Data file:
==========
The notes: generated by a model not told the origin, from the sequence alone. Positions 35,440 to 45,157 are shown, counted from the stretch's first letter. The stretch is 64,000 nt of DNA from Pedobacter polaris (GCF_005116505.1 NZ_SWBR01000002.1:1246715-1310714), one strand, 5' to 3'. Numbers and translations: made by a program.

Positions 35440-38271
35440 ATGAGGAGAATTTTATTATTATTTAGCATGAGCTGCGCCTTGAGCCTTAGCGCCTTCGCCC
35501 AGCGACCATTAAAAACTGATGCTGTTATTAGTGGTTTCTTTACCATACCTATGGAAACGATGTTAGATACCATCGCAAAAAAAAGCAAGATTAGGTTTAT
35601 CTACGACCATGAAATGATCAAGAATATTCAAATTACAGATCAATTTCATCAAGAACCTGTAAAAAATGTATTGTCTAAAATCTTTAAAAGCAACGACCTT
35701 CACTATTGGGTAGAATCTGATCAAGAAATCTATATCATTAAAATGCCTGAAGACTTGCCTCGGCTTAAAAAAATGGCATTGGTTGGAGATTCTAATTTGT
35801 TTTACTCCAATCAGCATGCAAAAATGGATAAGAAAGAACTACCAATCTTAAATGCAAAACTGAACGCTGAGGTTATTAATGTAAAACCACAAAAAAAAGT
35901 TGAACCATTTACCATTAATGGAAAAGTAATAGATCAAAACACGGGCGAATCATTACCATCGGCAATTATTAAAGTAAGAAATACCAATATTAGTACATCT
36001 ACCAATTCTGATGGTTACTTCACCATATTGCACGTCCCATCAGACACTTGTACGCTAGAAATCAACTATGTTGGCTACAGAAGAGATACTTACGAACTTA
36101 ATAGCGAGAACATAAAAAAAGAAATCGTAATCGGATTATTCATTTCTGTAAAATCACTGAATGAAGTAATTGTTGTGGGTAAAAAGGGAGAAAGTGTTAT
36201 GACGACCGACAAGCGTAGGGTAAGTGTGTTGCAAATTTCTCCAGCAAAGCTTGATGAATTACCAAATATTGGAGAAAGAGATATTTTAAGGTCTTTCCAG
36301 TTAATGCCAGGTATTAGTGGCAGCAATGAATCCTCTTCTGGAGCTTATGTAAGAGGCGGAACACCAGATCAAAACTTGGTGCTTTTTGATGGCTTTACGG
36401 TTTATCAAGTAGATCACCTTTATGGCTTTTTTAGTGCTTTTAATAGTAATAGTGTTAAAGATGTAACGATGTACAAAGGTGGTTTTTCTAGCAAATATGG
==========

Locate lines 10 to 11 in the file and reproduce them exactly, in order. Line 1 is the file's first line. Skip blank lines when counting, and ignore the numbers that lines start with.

36101 ATAGCGAGAACATAAAAAAAGAAATCGTAATCGGATTATTCATTTCTGTAAAATCACTGAATGAAGTAATTGTTGTGGGTAAAAAGGGAGAAAGTGTTAT
36201 GACGACCGACAAGCGTAGGGTAAGTGTGTTGCAAATTTCTCCAGCAAAGCTTGATGAATTACCAAATATTGGAGAAAGAGATATTTTAAGGTCTTTCCAG